And then in between the vertebra,  create traction and space and mobility. And a lot of this is checking in with your body. Here would be my big message. There’s no magical thing. Somebody’s going to hand you. This is the ultimate workout. There’s no such thing. Nobody can know your body, or nobody should be a greater expert on your body than you.

So a lot of our process and what I would recommend for any dad is to pay attention to the signals you’re getting, whether it’s discomfort, pain, energy, soreness, like positive stuff, as well as negative stuff, and ask, how do I work with this? When I’m getting a signal? Like my low back is tight. What positions have me feel good?

Does it feel better to breathe more shallowly? I feel better breathing deeply and start testing stuff out. And in time, you’re going to develop a series of positions and exercises that when you’re done, you feel better than when you started. And that becomes self-reinforcing. And that is again in opposition to how much can I suffer?

How intense can I make it? How sweaty can this be? That stuff will all happen pretty organically once you’ve got a good one.

A Dad’s Path: I like that, listen to your body, like you’re saying, and grow that way through exercise and through what we need and sorta interesting because, you alluded to the mental benefits of exercise and strength training.

And I think what you said about cardio, whatever it is you’re doing, you’ll do what your body needs, and from a mental side, I think you need to do something similar, but that framework is not nearly as out there. It’s not as obvious as having to go to the gym or I’m going to. , there are a lot of tools out there.

There’s Google, and there’s meditation, there’s therapy, and a lot of tools, which is great. I almost think it’s useful to think of that as another toolbox. For some people, they go hand in hand, strength, training and physical fitness, and mental fitness. And for others, you need something different.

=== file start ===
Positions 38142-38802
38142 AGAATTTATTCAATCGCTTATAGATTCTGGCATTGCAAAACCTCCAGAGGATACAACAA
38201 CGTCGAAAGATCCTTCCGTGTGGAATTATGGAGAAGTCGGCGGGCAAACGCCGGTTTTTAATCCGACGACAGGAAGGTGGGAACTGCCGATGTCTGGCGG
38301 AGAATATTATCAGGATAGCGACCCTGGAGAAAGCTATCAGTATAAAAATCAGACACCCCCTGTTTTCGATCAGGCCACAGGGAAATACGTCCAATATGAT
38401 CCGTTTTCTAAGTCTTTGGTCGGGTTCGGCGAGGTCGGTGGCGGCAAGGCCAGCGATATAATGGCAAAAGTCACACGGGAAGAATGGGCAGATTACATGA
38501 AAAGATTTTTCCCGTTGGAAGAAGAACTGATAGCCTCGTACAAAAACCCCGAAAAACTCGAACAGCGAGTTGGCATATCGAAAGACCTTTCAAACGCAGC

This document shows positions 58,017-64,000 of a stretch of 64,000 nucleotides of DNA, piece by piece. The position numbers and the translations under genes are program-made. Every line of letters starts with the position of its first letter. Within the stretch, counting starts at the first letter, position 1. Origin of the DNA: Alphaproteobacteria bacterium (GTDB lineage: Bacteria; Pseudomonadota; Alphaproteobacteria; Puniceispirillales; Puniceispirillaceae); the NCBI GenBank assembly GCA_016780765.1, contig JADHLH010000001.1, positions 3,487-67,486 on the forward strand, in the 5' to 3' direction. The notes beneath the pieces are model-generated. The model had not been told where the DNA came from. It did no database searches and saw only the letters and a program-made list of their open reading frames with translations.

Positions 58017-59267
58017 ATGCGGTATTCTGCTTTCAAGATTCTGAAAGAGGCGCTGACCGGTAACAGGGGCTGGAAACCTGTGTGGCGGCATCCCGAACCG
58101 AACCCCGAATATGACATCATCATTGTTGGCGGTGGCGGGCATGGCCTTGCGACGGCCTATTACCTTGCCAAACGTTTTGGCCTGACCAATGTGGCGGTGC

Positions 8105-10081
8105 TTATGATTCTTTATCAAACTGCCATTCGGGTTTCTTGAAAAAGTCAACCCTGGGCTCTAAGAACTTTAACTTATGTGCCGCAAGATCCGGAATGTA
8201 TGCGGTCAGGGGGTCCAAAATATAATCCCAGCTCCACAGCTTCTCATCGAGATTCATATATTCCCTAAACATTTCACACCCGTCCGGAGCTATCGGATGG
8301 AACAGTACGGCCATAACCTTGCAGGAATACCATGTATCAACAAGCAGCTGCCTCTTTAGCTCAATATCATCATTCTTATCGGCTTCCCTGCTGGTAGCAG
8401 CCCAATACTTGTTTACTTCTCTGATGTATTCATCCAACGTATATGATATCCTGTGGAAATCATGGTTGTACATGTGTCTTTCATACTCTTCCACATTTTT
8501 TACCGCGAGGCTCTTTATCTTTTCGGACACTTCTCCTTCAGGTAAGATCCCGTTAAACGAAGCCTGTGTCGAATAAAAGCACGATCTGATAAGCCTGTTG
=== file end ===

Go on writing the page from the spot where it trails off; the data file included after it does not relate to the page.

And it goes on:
Geoff Girvitz: Yeah, it doesn’t have to look a particular way. It doesn’t have to be a particular thing. If you like to dance, if you like to bike, start there, it builds a foundation. Let me ask you this. Your oldest is seven, right? Yep. What have you noticed over the last seven or so years in terms of your own back?

A Dad’s Path: So lower back issues, I’ve had those sort of on and off from before kids, but I tweaked it more off. Definitely was careful around my kids, but now I have a pretty solid exercise routine that could always improve, of course, but I play tennis, I run, and do strength training three or four times a week.

Geoff Girvitz: Awesome. Does it make a difference a hundred percent? Do you notice the difference when you’re not doing it?

A Dad’s Path: Yeah. That’s the best way of putting it, Geoff. Exactly. When I don’t do it, actually, it’s not that I noticed. It’s the people around me who notice. My wife is, Hey, when did you last workout? Or so, for me, it’s intertwined with the mental and the physical.

I am curious. I was going to ask you the same question. What’s your current routine, and is it your ideal routine is what you’d like to be doing right now?